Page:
Satellite Radios - Digital subscription radio at it's best!
Satellite radios, also known as subscription radios or SRs, are digital radio signals that are broadcasted by a communications satellite. It also covers a much wider geographical range than the worldly radio signals. It is at the forefront of the evolution of radio services it allows the listener to roam across the planet while listening to the same audio programming anywhere he goes. It generally shares 1.4 gigahertz L band with local digital audio broadcasting (DAB) stations elsewhere and uses the 2.3 gigahertz S band in North America. It is a type of direct broadcast satellite and is strong enough to not even require another satellite for reception. The signal is limited by the curvature of the earth, two or three are usually sufficient to provide coverage for an entire continent because of the high orbit of the satellites. Signals are available even if the view of the satellite is blocked, for example by skyscrapers in a large city because of the local repeaters similar to broadcast translator boosters.
Regular radio is transmitted through either AM (amplitude modulation) or FM (frequency modulation). Especially at night, amplitude modulation stations can broadcast their signal at a fair distance. It is not unusual to pick up amplitude modulation stations hundreds of kilometers away on a clear night. The only problem with an amplitude modulation band is that the quality of the signal is not as good as the frequency modulation. The signal doesn't travel far for a frequency modulation radio but it was developed to improved signal quality that’s why it offers a rich stereo sound. But with digital or satellite radios, the quality of the sound is near compact disc quality sound. A home stereo, hand held unit, or a compatible car radio receiver can pick up the signal the same way a television can pick up digital television channels. It also carries extra information while a song is playing, for example you can find out when the performer will be on tour in your area.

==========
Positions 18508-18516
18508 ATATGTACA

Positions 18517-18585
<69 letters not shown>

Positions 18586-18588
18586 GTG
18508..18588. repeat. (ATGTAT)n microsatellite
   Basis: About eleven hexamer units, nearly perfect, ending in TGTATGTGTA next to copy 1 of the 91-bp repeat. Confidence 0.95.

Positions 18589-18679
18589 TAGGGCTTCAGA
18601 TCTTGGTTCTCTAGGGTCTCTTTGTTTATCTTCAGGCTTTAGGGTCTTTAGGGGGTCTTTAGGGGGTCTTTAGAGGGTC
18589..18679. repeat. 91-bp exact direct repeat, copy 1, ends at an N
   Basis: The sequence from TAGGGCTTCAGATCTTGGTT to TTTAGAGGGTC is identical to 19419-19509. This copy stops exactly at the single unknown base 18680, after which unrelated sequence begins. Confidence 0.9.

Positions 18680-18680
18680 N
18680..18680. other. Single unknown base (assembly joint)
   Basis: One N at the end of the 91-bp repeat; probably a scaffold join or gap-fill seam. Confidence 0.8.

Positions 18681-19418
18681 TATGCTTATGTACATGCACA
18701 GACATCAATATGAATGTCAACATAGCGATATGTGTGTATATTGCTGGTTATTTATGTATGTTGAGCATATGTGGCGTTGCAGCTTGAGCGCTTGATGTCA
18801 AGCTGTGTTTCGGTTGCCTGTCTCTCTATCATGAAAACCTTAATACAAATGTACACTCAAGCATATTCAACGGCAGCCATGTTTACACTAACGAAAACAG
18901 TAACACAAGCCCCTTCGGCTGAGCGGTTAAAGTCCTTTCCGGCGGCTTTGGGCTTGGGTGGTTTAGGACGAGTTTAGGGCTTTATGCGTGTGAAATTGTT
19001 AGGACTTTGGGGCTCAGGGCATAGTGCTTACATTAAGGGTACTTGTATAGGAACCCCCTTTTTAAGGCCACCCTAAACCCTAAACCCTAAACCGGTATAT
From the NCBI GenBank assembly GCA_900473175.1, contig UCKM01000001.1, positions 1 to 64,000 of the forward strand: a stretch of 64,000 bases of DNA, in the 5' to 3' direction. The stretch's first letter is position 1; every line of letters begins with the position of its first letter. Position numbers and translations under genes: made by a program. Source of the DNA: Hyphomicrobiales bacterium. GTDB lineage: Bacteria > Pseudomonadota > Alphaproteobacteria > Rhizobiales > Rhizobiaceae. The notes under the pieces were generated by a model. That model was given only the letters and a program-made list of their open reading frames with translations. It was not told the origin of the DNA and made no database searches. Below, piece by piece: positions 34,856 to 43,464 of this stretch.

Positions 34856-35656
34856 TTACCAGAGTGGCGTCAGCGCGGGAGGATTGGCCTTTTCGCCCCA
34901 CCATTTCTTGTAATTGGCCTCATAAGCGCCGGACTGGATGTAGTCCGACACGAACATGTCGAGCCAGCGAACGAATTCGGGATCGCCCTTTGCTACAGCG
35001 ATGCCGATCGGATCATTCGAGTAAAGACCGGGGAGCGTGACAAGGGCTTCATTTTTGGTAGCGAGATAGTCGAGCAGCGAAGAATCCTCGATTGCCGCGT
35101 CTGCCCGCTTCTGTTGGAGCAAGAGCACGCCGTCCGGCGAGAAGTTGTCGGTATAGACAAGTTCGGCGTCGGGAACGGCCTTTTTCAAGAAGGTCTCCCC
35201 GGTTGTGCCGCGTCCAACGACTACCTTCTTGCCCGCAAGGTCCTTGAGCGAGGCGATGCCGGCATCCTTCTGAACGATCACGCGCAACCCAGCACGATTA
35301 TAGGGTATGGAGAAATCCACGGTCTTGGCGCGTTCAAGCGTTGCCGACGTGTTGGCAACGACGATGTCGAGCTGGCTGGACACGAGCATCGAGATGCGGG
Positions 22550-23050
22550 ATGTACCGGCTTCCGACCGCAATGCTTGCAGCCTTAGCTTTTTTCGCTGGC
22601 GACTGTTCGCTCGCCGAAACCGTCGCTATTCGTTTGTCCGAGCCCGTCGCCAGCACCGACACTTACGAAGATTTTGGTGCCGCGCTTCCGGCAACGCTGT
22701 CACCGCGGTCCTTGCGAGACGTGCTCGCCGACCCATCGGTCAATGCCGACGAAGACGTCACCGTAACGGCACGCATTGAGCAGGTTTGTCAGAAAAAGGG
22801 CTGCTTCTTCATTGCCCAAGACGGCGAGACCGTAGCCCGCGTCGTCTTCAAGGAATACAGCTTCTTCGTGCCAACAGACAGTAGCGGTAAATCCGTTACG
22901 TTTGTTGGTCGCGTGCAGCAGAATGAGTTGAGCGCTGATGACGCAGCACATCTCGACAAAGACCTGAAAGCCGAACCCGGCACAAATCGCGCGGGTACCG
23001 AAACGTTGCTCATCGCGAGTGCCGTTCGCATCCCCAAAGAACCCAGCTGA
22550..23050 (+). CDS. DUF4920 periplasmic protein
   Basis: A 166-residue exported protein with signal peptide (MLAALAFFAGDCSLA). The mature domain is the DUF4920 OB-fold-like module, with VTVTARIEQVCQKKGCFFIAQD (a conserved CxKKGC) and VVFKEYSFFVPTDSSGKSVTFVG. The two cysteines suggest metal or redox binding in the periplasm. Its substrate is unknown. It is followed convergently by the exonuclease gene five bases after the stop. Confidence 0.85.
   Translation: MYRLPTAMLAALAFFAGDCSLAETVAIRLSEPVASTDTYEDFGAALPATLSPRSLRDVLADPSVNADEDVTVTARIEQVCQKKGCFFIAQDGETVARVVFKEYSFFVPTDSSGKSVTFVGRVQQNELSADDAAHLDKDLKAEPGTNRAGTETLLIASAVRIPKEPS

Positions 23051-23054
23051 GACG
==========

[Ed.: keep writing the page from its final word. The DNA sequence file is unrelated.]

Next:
Satellite radios depend heavily on something called the line of sight. In other words, in order for the receiving mechanism on Earth to reach it, the satellite needs a clear view or at least mostly clear view of the receiving mechanism. The signal is affected by severe weather, dense forest, canopies, concrete buildings and overpasses. Telecommunication companies use multiple satellites to increase the coverage area. Some satellites are engaged in a geostationary orbit directly above the equator. Signal reception is extremely predictable because this type of orbit keeps the satellite in a fixed place in the sky. However, the signal has a greater likelihood of interference because the signal comes in on a relatively flat plane relative to the surface of North America. Some satellites, on the other hand, are deployed in a geosynchronous elliptical orbit. This means that the satellites move in a figure eight pattern over South, Central and North America. There are at least two orbiting satellites hovering above the area while the third goes silent and conserves power as it makes a round trip which is perfect for satellite radios.